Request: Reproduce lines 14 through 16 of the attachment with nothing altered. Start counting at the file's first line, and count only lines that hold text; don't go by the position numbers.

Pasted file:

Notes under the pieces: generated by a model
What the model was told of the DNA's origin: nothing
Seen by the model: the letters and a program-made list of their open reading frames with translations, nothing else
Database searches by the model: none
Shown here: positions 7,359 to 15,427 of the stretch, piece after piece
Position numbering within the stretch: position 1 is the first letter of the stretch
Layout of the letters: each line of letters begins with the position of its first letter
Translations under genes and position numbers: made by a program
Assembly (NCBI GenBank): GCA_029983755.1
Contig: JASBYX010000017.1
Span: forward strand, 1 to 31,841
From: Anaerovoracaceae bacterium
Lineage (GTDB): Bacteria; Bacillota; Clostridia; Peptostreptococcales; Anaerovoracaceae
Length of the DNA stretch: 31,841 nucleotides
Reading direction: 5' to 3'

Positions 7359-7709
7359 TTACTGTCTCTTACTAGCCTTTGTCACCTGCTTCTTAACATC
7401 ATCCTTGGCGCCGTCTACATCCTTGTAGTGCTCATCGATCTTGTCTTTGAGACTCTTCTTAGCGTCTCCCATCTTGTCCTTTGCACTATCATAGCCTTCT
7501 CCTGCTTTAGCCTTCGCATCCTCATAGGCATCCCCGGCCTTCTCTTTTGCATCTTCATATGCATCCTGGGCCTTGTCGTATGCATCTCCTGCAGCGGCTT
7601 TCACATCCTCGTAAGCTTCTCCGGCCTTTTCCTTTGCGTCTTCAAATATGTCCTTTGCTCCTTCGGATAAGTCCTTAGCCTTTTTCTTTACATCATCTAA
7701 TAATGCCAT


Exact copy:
Length of the DNA stretch: 31,841 nucleotides
Reading direction: 5' to 3'

Positions 7359-7709